Metatarsal bones are the long bones in the foot that connect the ankle bones to the toe bones. According to the American College of Foot and Ankle Surgeons, treatments for metatarsal bone fractures depend on the type and extent of the fracture.
Types of Fractures
A stress fracture is a tiny, hairline break, usually caused by repetitive stress. Traumatic fractures, caused by a direct impact, can be displaced or nondisplaced. In a displaced fracture, the broken bone has changed position (dislocated).
Sometimes the only treatment needed for a metatarsal bone fracture to heal is rest. For stress fractures, it is important to avoid the activity that led to the fracture. Sometimes crutches or a wheelchair are needed to take weight off the foot until it heals.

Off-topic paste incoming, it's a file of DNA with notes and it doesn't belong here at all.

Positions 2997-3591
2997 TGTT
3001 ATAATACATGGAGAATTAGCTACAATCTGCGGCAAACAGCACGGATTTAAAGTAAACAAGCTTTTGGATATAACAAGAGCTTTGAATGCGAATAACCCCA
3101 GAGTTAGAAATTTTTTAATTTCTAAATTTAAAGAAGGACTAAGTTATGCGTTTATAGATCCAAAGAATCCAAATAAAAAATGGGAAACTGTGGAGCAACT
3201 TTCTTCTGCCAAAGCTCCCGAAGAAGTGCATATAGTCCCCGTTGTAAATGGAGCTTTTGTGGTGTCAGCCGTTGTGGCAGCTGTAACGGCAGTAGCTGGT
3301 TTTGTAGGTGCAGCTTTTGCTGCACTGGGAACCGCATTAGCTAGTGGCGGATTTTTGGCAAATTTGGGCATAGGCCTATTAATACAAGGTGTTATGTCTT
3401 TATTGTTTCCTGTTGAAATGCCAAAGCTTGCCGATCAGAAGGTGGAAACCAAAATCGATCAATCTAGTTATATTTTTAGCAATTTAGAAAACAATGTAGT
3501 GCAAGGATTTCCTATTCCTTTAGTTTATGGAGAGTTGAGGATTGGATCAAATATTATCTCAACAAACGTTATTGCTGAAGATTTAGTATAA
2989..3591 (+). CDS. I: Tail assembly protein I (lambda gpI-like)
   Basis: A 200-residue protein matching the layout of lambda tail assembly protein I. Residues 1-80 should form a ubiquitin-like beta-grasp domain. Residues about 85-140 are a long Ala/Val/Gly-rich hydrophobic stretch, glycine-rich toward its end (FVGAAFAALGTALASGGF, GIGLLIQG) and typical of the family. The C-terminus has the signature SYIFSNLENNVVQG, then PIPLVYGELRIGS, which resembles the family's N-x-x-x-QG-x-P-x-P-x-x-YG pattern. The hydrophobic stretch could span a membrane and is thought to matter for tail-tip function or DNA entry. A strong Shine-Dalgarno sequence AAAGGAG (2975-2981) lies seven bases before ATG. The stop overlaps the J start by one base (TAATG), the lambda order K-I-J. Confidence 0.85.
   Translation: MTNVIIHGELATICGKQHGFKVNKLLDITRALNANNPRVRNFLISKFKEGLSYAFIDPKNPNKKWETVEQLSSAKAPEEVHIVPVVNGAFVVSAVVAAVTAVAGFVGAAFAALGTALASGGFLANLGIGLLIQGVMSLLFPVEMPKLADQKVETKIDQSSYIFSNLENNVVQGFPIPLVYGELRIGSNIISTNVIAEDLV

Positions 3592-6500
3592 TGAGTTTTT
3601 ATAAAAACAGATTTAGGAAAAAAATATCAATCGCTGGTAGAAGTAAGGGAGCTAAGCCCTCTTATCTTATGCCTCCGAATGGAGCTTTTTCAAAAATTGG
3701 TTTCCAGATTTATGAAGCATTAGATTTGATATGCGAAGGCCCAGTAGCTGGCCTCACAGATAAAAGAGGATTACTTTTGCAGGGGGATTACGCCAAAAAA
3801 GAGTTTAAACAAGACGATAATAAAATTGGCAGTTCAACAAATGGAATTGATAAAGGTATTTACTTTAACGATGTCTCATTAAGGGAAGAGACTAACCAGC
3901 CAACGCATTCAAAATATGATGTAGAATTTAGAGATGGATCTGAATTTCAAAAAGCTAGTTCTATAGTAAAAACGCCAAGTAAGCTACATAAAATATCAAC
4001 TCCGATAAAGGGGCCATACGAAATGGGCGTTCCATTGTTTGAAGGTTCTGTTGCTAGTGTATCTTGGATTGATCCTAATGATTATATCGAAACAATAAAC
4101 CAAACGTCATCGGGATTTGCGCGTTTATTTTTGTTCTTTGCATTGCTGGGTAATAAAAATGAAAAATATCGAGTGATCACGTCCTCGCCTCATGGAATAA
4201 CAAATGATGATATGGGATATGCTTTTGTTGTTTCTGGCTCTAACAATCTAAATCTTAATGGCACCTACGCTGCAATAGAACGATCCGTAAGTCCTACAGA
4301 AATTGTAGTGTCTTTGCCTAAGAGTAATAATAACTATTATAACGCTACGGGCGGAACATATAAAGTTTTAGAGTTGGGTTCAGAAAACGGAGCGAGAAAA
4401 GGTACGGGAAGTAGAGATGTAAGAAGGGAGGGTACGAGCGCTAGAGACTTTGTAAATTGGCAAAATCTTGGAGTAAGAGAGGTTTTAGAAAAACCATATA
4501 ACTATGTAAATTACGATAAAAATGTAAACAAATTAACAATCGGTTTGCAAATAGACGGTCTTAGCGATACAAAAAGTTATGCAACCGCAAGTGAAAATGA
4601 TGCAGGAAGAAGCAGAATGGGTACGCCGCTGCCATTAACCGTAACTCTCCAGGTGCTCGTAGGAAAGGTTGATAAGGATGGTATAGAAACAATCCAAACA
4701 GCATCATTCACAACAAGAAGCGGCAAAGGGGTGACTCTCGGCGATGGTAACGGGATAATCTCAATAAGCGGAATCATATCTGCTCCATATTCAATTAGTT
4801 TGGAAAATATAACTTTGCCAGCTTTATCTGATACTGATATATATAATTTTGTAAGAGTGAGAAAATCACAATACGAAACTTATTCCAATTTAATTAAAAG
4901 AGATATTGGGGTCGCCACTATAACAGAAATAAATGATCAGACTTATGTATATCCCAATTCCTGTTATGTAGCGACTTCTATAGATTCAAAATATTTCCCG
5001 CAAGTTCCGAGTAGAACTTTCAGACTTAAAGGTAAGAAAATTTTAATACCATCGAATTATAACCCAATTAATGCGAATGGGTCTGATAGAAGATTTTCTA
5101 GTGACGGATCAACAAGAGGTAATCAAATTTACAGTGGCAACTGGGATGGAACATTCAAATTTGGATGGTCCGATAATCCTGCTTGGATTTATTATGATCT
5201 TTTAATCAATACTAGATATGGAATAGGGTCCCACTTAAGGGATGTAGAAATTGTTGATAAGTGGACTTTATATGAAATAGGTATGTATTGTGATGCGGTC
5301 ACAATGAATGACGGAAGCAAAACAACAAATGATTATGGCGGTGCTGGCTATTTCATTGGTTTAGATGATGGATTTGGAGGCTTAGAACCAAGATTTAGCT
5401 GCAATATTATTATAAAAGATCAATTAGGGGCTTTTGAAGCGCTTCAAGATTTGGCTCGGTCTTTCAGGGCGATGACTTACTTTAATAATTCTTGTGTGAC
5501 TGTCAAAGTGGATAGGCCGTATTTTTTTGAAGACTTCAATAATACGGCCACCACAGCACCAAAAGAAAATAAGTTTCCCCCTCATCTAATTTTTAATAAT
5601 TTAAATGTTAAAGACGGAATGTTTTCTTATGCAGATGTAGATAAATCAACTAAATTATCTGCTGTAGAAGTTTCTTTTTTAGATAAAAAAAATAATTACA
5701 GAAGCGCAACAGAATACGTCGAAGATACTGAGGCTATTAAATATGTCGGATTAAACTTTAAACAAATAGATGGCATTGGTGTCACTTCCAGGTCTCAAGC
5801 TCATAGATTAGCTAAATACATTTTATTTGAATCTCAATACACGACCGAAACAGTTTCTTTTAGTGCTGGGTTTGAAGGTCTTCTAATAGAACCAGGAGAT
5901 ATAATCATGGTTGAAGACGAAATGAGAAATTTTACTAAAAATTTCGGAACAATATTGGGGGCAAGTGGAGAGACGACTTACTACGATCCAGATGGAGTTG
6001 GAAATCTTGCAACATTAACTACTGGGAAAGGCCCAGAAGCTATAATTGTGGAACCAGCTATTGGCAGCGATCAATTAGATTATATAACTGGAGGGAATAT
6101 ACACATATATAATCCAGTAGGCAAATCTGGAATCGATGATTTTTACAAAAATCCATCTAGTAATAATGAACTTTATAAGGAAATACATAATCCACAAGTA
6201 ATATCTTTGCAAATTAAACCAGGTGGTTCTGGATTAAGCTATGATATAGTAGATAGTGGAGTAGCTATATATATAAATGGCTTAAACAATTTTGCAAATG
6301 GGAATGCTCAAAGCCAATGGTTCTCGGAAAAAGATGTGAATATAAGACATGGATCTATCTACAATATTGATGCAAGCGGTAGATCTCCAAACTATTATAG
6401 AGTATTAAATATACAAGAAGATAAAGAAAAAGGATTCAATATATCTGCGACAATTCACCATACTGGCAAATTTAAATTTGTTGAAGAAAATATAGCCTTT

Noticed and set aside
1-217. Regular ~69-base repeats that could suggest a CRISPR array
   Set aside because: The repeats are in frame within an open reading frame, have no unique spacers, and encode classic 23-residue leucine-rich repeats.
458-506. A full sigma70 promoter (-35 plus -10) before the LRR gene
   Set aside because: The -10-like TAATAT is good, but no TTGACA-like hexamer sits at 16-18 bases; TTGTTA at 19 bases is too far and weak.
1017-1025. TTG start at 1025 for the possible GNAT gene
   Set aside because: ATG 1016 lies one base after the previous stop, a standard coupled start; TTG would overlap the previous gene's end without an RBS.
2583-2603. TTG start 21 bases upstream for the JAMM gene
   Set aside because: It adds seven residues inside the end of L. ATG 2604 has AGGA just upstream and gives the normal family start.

To protect the fractured bone while it is healing, sometimes your doctor may recommend a cast, stiff-soled shoe or other form of immobilization.
Some traumatic fractures of the metatarsal bones require surgery, especially if the break is badly displaced.
Regaining normal use of your foot and returning to your usual activities may require physical therapy and rehabilitation exercises.
Sometimes a fracture of the metatarsal bone behind the big toe can lead to arthritis, if not properly treated and allowed to heal. Another type of break that occurs at the base of the metatarsal bone behind the little toe is called a Jones fracture. These fractures are hard to heal, requiring non-weight bearing for a long period of time or surgery.